Weekly Devotional


Reflection by Tom Walter

In the same way the Spirit helps us in our weakness.  We do not know what we ought to pray for, but the Spirit intercedes for us with groans that words cannot express.    


The chain of islands that make up the Hawaiian Islands stretch some 3500 miles from small atolls in the far west to the eight major islands we think of as the modern state of Hawaii.  The oldest of the islands are the western atolls which once towered above the Pacific, have eroded over million of years to become small gasps of land barely visible, a hideout for ocean-faring birds.  On the other hand, the eastern most of the islands, Hawaii or the Big Island, is as large as the state of Connecticut, with mountains covered with snow during the winter months, and with active volcanoes that continue to grow more land mass beyond their Rand McNally borders.  But here's the secret, or not so secret:  though you cannot see it, there is another island forming 22 miles east of the Big Island, rising 10,000 feet above its ocean floor yet still 3000 feet below the surface of the water.  It is estimated to be 400,000 years old and is not expected to breathe its first fresh air, break the surface of the Pacific Ocean, for at least another 10,000 years.  We will never live to see that day---but it has already been named, "Lo'ihi"---and someday may supercede all the present Hawaiian islands.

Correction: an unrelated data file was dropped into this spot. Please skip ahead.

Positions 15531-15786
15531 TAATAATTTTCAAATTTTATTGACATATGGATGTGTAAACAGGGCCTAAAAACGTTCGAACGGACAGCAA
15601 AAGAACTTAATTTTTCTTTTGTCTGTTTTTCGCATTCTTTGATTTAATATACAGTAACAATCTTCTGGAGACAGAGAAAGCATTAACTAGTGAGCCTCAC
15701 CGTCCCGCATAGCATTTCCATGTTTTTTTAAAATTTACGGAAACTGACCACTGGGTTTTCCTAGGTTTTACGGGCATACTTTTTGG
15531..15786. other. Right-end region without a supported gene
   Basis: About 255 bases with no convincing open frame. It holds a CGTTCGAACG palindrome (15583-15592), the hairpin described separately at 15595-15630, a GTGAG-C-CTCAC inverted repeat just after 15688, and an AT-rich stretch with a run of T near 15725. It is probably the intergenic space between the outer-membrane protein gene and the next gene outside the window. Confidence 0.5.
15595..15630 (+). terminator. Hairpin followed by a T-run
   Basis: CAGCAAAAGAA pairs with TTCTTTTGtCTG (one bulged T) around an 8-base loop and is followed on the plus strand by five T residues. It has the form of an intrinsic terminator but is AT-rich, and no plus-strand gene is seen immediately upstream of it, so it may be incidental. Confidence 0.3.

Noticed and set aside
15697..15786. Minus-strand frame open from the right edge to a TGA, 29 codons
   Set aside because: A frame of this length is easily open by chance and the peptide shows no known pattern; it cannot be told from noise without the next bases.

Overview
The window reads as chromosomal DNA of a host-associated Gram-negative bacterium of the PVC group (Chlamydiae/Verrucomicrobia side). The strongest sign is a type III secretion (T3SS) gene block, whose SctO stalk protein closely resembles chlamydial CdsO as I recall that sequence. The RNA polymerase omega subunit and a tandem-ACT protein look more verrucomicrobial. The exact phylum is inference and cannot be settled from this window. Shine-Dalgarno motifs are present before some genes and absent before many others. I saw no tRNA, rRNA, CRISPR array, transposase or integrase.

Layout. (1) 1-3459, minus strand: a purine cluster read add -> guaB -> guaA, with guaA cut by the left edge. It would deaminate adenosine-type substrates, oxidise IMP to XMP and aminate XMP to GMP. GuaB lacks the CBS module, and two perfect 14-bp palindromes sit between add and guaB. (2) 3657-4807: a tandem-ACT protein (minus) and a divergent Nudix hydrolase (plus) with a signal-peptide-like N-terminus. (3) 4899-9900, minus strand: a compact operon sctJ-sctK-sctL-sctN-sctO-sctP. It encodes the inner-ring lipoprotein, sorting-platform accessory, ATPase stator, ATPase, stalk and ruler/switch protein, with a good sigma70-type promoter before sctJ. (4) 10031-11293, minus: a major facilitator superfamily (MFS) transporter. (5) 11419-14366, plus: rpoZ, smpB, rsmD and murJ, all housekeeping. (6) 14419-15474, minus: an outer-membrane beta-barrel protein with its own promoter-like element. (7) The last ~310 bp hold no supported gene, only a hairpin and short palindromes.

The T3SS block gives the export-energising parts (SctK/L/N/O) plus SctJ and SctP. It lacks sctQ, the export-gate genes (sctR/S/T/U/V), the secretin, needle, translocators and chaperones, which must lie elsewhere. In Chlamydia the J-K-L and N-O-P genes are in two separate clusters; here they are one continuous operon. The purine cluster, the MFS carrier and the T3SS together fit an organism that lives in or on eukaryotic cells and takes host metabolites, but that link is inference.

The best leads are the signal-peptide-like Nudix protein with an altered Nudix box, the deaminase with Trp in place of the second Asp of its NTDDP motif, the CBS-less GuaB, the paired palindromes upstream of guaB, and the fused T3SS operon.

I tell this story to make a spiritual point---though not visible to the human eye, despite being deep beneath the surface of our daily lives, St. Paul writes that the Holy Spirit is alive and at work where we cannot see it, in our hearts and minds, even praying on our behalf because we do not always know exactly how to pray or what to pray for.  Perhaps, much like Lo'ihi, the Holy Spirit has been at work in us from the very beginning and will continue until the day we die.

Now this might sound like so much sermonizing, lovely sentiments and nothing more.  However, if you have children and grandchildren, you have already witnessed how small seeds of interest and talent, often lying dormant and hidden to the individual, blossom surprisingly later in life, in a high school chemistry class or a church mission trip or in some setback and loss that becomes the means for enormous change and growth.  I have seen it in myself, I have seen it in my own family, I read about it in the news nearly everyday.  To me it is the clearest evidence of the Holy Spirit at work---that even when days are difficult, despite chaos and confusion, even when we're not conscious of our souls or working at our faith---as the German poet, Rilke, writes:  "Even when we do not use our will:  God is growing".   

Prayer: Holy One, give us eyes to see where you are bringing new growth and hearts that trust in the work of the Spirit which we cannot see. Amen


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